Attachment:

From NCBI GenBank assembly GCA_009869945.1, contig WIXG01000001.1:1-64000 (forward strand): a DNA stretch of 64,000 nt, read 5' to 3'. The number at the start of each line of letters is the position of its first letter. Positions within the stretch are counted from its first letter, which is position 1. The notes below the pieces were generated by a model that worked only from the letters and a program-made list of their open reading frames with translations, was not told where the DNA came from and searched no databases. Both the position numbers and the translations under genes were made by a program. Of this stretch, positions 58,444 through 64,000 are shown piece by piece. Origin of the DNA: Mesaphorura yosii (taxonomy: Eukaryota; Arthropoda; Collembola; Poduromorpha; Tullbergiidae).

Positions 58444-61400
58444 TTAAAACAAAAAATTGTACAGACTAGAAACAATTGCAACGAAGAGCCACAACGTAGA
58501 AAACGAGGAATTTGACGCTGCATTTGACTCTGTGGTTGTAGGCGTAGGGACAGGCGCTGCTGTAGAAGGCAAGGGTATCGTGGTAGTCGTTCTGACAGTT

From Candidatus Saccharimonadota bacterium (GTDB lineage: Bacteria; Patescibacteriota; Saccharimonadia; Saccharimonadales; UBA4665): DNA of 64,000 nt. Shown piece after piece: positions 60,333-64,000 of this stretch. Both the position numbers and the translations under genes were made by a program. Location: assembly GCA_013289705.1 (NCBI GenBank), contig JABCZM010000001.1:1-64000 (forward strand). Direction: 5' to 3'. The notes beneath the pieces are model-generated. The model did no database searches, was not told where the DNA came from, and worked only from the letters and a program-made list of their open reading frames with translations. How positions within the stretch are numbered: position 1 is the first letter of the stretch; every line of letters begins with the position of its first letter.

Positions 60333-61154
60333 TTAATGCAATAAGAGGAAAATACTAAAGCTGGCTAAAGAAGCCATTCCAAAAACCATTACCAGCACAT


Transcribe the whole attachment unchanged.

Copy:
From NCBI GenBank assembly GCA_009869945.1, contig WIXG01000001.1:1-64000 (forward strand): a DNA stretch of 64,000 nt, read 5' to 3'. The number at the start of each line of letters is the position of its first letter. Positions within the stretch are counted from its first letter, which is position 1. The notes below the pieces were generated by a model that worked only from the letters and a program-made list of their open reading frames with translations, was not told where the DNA came from and searched no databases. Both the position numbers and the translations under genes were made by a program. Of this stretch, positions 58,444 through 64,000 are shown piece by piece. Origin of the DNA: Mesaphorura yosii (taxonomy: Eukaryota; Arthropoda; Collembola; Poduromorpha; Tullbergiidae).

Positions 58444-61400
58444 TTAAAACAAAAAATTGTACAGACTAGAAACAATTGCAACGAAGAGCCACAACGTAGA
58501 AAACGAGGAATTTGACGCTGCATTTGACTCTGTGGTTGTAGGCGTAGGGACAGGCGCTGCTGTAGAAGGCAAGGGTATCGTGGTAGTCGTTCTGACAGTT

From Candidatus Saccharimonadota bacterium (GTDB lineage: Bacteria; Patescibacteriota; Saccharimonadia; Saccharimonadales; UBA4665): DNA of 64,000 nt. Shown piece after piece: positions 60,333-64,000 of this stretch. Both the position numbers and the translations under genes were made by a program. Location: assembly GCA_013289705.1 (NCBI GenBank), contig JABCZM010000001.1:1-64000 (forward strand). Direction: 5' to 3'. The notes beneath the pieces are model-generated. The model did no database searches, was not told where the DNA came from, and worked only from the letters and a program-made list of their open reading frames with translations. How positions within the stretch are numbered: position 1 is the first letter of the stretch; every line of letters begins with the position of its first letter.

Positions 60333-61154
60333 TTAATGCAATAAGAGGAAAATACTAAAGCTGGCTAAAGAAGCCATTCCAAAAACCATTACCAGCACAT